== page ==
For other decisions to the same effect see Scheve v. Heiman, 142 Kan. 370, 47 P.2d 70; Sullivan v. Johnston, 164 Kan. 386, 190 P.2d 417; Schneider v. Stewart, supra; Fry v. Cadle, 171 Kan. 14, 17, 229 P.2d 724.

*442 Appellant's claim the trial court erred in overruling its motion for judgment on the special findings requires an examination of answers made by the jury to special interrogatories submitted by the trial court which read:

"Q. 1. Did the plaintiff, Blankenship, at the time he started forward into the intersection, look in a careful and discerning manner for cars approaching from the West? A. YES. "Q. 2. State whether the plaintiff, Blankenship, carefully and correctly observed the following. a. The distance that defendants' truck was West of the intersection as he approached the intersection? A. NO. b. The speed at which defendants' truck was approaching the intersection? A. NO. "Q. 3. If you answer the above question in the negative then state what, if anything, prevented plaintiff from seeing defendants' truck? A. NOTHING. "Q. 4. Was the plaintiff, Blankenship, guilty of any negligence? A. NO. "Q. 5. Is this one of those accidents described in the Court's instructions? A. NO. "Q. 6. Do you find both drivers guilty of negligence? A. NO. "Q. 7. Was the defendant guilty of negligence? A. DRIVING A LITTLE TOO FAST FOR CONDITION OF STREET. "Q. 8. If you find for the plaintiff state what, if anything, you allow on the following items: Damage to his car? A. $323.32. Personal injuries? A. NONE. Medical expenses? A. $20.00. Transportation? A. $5.00. TOTAL: $348.32."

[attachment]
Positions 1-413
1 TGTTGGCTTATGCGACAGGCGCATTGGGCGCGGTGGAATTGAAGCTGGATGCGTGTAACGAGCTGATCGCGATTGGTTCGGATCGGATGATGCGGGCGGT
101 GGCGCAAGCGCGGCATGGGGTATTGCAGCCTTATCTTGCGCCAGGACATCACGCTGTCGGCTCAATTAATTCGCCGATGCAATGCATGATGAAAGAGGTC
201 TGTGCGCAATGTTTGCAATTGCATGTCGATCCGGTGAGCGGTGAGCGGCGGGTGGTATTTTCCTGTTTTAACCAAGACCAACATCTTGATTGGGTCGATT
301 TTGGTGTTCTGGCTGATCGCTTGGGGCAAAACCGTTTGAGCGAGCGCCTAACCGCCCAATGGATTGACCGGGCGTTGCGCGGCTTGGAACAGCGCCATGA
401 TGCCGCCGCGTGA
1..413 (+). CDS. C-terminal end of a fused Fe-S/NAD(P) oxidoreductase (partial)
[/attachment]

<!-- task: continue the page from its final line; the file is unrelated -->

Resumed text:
The gist of all contentions advanced by appellant in support of this claim is that the answers to questions 2 and 3 show conclusively that appellee did not look in an intelligent manner and did not observe that which was in plain view, hence he was negligent and judgment should have been entered on such findings notwithstanding the answers to other special questions and the general verdict. We are not disposed to labor the arguments advanced by appellant in support of this claim of error. It suffices to say the short and simple answer to all of them is to be found in pronouncements made by this court in the respective opinions of Schneider v. Stewart, supra; Sullivan v. Johnston, supra; and Scheve v. Heiman, supra, wherein it is said in substance that, under conditions and circumstances such as are here involved, the operator of an automobile entering the intersection of a city street may assume that other driving automobiles upon the streets will observe the law and is not guilty of contributory negligence in acting upon that assumption unless and until he has knowledge to the contrary even though prior to that time he had failed to correctly gauge how far an approaching automobile was from the intersection and the rate of speed at which it was traveling.

The judgment is affirmed.